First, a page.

A placard at the Girls Secondary School of Jangebe, Nigeria following the abduction of 300 school girls in February 2021. -
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KOLA SULAIMON/AFP or licensors
North Nigeria state reopened schools shut after abductions, on Monday. A total of 115 schools were ordered to resume classes.
Pupils are back to school in Zamfara state, Nigeria. On Monday, teachers happily welcomed their students after a four-month shutdown. The state's education ministry ordered 115 schools to resume classes while 85 others designated as "red" were to remain closed "until when the security situation improves," an official statement read.
The abduction of 80 students from a secondary school in Kaya village last September motivated the closure. Now teachers try their best to mitigate the shutdown impact. "It has really affected our academic caledender because we are trying to catch up with those that we have left aside", Mohammed Musa, a teacher, explains.
The abductions frightened communities in the north, which was already grappling with low school enrolment, stopping at least one million children from returning to school, according to UNICEF. Heavily armed criminal gangs, called bandits locally carry out deadly raids on villages, kidnapping residents to obtain ransom from parents and communities.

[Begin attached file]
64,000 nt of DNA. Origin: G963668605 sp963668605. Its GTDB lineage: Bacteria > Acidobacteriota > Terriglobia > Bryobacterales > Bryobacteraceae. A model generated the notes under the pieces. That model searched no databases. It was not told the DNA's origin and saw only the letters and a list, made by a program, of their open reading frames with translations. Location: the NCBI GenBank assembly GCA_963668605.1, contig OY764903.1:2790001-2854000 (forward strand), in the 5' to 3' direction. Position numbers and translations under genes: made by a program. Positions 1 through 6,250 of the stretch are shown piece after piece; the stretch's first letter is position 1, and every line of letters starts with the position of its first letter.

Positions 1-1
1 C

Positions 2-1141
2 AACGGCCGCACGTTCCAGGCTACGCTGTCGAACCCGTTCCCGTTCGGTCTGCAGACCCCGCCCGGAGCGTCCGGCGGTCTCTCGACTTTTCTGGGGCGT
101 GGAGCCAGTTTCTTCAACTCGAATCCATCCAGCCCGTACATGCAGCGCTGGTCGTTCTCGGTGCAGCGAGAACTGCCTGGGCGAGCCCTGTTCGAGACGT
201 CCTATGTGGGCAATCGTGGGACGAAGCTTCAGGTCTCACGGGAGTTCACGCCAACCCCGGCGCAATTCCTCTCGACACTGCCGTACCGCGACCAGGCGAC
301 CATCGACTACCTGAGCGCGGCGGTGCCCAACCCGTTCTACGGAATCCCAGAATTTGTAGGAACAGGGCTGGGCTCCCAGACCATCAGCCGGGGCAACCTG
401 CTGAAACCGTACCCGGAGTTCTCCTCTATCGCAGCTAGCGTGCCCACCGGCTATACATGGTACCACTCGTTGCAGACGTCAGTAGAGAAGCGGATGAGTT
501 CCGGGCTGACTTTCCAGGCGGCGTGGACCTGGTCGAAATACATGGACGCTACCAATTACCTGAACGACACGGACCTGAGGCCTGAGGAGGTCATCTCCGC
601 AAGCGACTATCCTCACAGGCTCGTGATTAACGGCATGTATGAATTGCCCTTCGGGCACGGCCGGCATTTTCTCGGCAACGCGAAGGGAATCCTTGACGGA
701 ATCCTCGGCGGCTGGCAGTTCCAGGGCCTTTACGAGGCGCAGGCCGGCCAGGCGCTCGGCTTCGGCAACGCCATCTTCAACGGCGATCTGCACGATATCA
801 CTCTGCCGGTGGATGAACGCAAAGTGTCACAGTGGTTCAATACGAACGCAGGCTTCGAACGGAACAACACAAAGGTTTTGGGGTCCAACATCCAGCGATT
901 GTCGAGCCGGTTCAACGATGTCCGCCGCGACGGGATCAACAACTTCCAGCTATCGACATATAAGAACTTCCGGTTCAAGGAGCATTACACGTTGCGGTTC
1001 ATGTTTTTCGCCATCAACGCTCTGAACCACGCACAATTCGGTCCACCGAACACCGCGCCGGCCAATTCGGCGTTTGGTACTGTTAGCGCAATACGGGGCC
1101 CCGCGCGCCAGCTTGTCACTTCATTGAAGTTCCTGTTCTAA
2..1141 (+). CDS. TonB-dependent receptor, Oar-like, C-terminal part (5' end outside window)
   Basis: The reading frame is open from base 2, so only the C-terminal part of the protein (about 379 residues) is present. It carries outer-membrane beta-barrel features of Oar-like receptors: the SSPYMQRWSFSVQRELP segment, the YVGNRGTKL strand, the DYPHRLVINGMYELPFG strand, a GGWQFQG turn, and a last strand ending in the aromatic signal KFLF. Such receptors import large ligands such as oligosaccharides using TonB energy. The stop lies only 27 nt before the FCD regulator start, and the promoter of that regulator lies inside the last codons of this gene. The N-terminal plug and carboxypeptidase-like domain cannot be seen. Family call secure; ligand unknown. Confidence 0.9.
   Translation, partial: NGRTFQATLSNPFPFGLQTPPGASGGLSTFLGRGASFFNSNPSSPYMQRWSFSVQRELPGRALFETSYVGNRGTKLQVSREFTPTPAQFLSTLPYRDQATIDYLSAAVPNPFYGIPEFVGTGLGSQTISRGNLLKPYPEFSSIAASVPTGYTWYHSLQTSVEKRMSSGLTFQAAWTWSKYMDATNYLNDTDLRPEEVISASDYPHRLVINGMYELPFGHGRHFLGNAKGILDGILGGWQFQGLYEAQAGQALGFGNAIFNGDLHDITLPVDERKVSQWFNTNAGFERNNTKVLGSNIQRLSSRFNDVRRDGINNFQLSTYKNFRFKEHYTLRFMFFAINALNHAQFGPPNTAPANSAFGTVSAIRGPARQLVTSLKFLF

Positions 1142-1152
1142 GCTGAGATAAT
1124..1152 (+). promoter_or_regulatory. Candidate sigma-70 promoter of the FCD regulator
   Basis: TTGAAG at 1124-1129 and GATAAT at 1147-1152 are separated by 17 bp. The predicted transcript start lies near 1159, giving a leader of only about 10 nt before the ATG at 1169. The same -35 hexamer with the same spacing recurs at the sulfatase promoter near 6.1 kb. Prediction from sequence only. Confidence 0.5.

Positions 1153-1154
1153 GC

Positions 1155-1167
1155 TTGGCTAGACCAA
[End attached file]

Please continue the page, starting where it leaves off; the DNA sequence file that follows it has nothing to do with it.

Around 1,500 schoolchildren were seized last year in 20 mass kidnappings in schools across the region, with 16 students losing their lives, according to the UN children welfare agency. If most of the hostages were released after negotiations, some are still in captivity in bandit forest hideouts.
The mass kidnappings prompted the closure of hundreds of schools in six states -- Katsina, Kaduna, Zamfara, Niger, Sokoto and Jigawa -- in a bid to save children.
Several measures including amnesty and military operations have failed to end the violence by bandits whose activities the Nigerian government recently said constitute "acts of terrorism".